Tanabata–the Festival of Stars

Tanabata–the Festival of Stars

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What Is Tanabata?

Tanabata (七夕), literally meaning “seven evening,” is the Festival of Stars in Japan. This is a celebration of the once-a-year reunion of Prince Hikoboshi (Altair–the Cowherd Star) and Princess Orihime (Vega–the Weaver star). It has been celebrated since the Edo Period, and the date of the festival falls either on July 7 or August 7, depending on the region. Although it originates from a Chinese festival called Kikouden (乞巧奠), Tanabata is now very much a Japanese celebration in its own right, and it centers around an old folk tale. This festival is celebrated in elementary schools, so most Japanese know the story, but if you have forgotten or have never heard it, it goes something like this.

The Story Of Tanabata

Orihime, the Sky Weaver, worked hard for Lord Tentei, ruler of the heavens. She spent long hours weaving him fabulous clothes. Lord Tentei was a kind master. He felt that such a bright young slip of a lass needed a bright young husband to bring joy to her days. So, he set her up with Hikoboshi, the Starry Cowherd. Unfortunately Lord Tentei’s plans went a little too well. Orihime and Hikoboshi fell in love at first sight, were married, and enjoyed married life so much that they neglected their starry work. On earth, people complained that their kimonos were falling apart and their cows were dying. Furious, Lord Tentei separated Orihime and Hikoboshi by the vast Amanogawa, the Milky Way (fifteen light years apart!) and put them back to work.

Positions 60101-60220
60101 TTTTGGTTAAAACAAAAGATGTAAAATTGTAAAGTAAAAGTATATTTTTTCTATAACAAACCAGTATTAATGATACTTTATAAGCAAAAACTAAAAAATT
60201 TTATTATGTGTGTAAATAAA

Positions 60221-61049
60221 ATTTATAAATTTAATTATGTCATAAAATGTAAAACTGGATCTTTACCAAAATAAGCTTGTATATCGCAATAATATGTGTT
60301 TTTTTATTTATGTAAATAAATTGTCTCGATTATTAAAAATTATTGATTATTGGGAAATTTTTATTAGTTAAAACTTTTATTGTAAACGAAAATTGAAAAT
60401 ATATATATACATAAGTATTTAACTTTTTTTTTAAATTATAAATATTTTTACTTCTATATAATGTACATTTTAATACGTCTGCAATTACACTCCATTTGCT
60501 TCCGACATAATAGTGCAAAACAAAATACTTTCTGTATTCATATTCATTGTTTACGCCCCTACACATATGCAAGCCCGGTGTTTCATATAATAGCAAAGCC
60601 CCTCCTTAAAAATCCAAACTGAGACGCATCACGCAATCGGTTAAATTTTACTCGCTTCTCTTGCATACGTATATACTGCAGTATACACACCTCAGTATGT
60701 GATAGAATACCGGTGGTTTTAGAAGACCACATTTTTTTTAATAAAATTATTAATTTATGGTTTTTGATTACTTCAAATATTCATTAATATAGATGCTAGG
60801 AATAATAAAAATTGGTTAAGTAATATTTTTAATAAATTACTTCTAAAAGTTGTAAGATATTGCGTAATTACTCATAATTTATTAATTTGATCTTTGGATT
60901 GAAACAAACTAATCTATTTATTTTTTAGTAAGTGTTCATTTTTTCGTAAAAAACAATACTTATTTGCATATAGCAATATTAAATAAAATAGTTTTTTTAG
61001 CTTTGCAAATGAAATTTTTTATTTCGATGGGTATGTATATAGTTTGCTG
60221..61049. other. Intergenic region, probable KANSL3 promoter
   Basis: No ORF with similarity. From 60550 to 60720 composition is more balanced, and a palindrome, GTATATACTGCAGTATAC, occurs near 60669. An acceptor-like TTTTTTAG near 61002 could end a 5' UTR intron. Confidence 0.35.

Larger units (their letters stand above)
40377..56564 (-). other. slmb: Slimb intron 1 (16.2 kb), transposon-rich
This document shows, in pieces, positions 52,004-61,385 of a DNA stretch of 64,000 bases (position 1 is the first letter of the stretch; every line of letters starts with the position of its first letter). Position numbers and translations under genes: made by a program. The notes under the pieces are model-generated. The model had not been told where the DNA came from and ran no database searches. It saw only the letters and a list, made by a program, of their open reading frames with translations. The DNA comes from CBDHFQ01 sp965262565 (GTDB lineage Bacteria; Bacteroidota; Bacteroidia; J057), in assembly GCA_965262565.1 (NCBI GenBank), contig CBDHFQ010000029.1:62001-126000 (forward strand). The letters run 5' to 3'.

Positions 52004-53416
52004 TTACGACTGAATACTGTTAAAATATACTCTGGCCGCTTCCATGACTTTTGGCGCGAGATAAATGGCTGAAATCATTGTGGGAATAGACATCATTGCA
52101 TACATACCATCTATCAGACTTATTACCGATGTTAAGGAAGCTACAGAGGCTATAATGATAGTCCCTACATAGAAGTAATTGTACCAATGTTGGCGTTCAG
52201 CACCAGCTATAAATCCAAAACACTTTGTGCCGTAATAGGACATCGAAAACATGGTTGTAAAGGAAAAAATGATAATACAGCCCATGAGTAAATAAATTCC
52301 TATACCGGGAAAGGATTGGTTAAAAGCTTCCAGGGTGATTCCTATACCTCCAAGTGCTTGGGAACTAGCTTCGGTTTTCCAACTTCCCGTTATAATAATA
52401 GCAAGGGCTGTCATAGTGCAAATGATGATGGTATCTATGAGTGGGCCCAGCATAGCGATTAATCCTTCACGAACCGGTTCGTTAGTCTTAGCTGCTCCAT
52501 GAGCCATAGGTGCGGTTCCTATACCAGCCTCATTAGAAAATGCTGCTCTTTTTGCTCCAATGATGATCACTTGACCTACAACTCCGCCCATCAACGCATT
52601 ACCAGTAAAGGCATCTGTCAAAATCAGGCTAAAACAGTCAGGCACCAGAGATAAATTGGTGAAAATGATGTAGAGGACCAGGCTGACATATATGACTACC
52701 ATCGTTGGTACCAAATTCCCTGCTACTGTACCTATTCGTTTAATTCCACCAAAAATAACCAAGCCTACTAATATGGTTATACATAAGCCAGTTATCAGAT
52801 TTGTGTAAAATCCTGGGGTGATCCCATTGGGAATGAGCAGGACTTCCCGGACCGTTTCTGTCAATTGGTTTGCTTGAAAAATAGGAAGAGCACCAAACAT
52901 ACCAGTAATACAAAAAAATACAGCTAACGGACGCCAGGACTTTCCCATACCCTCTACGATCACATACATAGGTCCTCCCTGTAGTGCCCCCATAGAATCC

To this day they are separated, only allowed to meet once a year on a bridge made of “kasa-sagi,” magpies, unless it rains, in which case they have to wait until the next year. That’s why people wish for good weather on Tanabata!

What Do You Do On Tanabata?

Tanabata is a summer festival, and in Japan, people enjoy food and drink stalls, which sell the typical yakisoba (fried soba noodles), takoyaki (piping hot squid dumplings), and cold beer.
If you grew up eating these foods, you might be missing them now, as the weather turns hot and humid.  Takoyaki is so fun to make at home! This summer, why not have “tako-pa,” (タコパ) takoyaki party?
(Links to products at the bottom of this article).
Also, since Tanabata happens near the time of Obon, another summer festival, people gather to dance bon-odori, a traditional Japanese circle dance that is simple enough anyone can learn by joining the slow-moving circle and watching the person in front of them.
You can learn the bon-odori with this simple Youtube tutorial.

The Seven Decorations Of Tanabata

Although Tanabata shares a lot of points in common with other summer festivals, there are seven unique Tanabata decorations, each with a specific meaning. If you are crafty, you can make your own. Or, if crafting isn’t your forte, simply use this year to wish for more artistic because…
Tanzaku (短冊) –wish papers
…the most important decorations of Tanabata are the colorful strips of paper called “tanzaku,” where you write down your wishes. The typical colors are red, blue, yellow, white, or black. After you write your wish, hang it on a bamboo branch.